University R&D advances novel ideas to ground-breaking applications.

School may be out for the summer, but researchers at universities across the country are still hard at work on projects to advance composites. This year’s annual article on university research and development presents five projects highlighting a wide scope of investigations. They range from materials development (turning coal into carbon fiber) to processing advancements (joining in the automotive sector) and cutting-edge applications (a space suit for travel to Mars). So sit back and do a little summer reading on these industry innovations.

Joining Dissimilar Material Systems

Project: Multimaterial joining

School: Michigan State University

Location: East Lansing, Mich.

Principal Investigator: Mahmood Haq

Mahmood Haq’s research on multimaterial joining made headway in 2012 when the assistant professor in civil and structural engineering at Michigan State University (MSU) received a three-year grant from the U.S. Army to study joining composites to steel and aluminum for military ground vehicles. “That was the turning point,” says Haq, a faculty member in MSU’s Composite Vehicle Research Center (CVRC). “We learned a lot of valuable lessons about the challenges of taking this work to an assembly line. Joints that take four to six hours to cure in an oven are not feasible for automotive applications, where cycle times are measured in minutes and seconds.”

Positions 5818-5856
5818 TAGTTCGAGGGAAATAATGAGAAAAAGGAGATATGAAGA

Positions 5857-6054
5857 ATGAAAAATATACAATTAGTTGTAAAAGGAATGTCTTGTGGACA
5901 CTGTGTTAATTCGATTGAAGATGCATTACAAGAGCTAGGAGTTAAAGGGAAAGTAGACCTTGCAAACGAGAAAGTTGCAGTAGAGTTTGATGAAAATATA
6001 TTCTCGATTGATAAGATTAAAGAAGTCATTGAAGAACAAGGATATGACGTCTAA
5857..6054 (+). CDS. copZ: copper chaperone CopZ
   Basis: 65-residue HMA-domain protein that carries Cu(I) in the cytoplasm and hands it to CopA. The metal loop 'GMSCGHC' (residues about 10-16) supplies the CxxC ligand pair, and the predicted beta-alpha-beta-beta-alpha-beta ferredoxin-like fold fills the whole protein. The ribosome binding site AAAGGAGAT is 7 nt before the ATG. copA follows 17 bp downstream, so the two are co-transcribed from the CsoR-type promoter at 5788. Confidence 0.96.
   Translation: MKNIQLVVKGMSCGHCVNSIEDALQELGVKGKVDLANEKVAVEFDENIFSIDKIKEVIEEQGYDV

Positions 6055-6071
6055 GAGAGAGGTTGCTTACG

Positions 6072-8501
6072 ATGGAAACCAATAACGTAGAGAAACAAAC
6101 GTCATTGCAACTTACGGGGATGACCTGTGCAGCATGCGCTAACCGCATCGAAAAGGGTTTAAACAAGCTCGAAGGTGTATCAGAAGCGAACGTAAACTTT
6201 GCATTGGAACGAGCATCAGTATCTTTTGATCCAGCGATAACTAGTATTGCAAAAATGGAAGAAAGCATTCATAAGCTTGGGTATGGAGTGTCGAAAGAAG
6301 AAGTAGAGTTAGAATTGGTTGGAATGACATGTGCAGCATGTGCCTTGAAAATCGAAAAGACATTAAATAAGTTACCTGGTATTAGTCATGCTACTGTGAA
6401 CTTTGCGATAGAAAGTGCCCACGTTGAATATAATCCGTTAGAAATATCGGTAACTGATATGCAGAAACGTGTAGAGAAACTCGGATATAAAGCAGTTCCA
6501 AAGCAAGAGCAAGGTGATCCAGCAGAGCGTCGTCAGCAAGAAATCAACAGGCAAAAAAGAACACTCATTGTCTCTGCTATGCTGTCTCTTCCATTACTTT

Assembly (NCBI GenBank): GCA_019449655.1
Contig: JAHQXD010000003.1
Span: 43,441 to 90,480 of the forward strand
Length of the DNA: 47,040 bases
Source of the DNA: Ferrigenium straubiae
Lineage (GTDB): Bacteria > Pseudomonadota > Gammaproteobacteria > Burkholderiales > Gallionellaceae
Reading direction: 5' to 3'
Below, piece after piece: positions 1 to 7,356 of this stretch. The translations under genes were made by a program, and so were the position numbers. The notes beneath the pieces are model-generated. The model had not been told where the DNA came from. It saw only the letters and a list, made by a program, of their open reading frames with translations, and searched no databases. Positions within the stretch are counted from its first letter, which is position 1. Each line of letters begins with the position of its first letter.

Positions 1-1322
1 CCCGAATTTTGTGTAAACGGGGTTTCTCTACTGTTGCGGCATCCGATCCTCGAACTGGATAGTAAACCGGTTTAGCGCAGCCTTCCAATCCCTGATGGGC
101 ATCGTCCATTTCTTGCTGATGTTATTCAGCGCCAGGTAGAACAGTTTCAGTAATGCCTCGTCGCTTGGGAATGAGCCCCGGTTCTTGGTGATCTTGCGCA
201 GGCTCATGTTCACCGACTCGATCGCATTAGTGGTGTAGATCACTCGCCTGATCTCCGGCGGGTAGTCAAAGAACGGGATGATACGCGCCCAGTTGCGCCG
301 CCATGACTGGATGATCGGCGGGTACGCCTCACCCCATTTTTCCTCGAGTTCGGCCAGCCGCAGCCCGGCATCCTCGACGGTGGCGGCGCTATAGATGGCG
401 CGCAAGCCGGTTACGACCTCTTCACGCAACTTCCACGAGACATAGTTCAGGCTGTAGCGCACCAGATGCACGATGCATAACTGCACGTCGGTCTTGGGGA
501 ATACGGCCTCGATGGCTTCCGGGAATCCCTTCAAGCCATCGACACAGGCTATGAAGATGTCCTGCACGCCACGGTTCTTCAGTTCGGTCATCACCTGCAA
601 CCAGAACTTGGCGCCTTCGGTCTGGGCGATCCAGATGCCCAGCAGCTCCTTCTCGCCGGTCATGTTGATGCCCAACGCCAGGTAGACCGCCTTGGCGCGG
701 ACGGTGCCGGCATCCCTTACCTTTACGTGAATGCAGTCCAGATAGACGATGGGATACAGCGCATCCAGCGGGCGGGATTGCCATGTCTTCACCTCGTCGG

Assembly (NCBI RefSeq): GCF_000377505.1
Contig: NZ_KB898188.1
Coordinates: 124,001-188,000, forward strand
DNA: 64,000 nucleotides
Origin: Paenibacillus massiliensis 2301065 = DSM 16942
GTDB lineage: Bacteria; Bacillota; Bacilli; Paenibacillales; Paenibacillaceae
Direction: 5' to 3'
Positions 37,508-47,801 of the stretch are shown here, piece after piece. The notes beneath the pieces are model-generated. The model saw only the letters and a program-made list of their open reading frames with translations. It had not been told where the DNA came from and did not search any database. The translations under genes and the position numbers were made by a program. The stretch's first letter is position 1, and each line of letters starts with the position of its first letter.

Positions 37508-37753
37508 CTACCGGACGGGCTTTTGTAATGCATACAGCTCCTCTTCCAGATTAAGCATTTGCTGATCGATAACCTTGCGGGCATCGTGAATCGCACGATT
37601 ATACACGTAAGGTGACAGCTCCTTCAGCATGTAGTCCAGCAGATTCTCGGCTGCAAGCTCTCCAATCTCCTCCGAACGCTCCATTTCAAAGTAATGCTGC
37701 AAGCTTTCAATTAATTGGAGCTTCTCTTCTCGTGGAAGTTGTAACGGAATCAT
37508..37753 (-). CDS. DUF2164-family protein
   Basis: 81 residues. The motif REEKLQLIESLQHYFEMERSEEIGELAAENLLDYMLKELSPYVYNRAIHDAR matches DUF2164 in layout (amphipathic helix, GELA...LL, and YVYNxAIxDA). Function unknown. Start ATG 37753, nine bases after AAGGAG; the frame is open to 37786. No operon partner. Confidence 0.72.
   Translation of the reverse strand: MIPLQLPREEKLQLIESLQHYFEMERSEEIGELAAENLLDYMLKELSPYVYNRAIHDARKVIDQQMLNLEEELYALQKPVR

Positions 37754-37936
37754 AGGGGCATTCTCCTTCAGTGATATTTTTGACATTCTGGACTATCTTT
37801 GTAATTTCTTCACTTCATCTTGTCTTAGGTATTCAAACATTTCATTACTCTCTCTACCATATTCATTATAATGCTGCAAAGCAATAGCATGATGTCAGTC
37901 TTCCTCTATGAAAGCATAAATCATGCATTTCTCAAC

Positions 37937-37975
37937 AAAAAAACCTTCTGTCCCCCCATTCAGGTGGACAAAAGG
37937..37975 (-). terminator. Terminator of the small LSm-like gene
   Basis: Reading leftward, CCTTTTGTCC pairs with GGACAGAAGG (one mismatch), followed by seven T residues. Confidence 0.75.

Haq says the importance of researching automotive structural joining is simple. “Joints are the weakest link,” he says. “If you can understand the joints well, then you can design the structure well.” That is a relatively simpler task when similar materials are joined. But the focus on lightweighting cars to increase fuel efficiency and reduce greenhouse effects has led to strategic replacement of some metal components with composite ones.

“When you replace a few components with composites and the rest are metal, you have a new problem,” says Haq. “Joining similar substrates – such as composites to composites and metal to metal – is relatively easy. But how do I join composites to metal?” Traditional methods don’t work. For example, drilling a hole in composites sacrifices up to 60 percent of the load carrying capacity, says Haq. “The minute you drill a hole, the fibers become discontinuous, you create stress concentrations around the hole and you cause delamination, all of which act as failure initiation points, thereby weakening the resulting joints.”

Adhesive bonding also presents challenges. “That is a one-time cure,” says Haq. “Once the adhesive cures, the joint can’t easily be undone. To repair a part, you have to change the entire component rather than fix a small part of it.”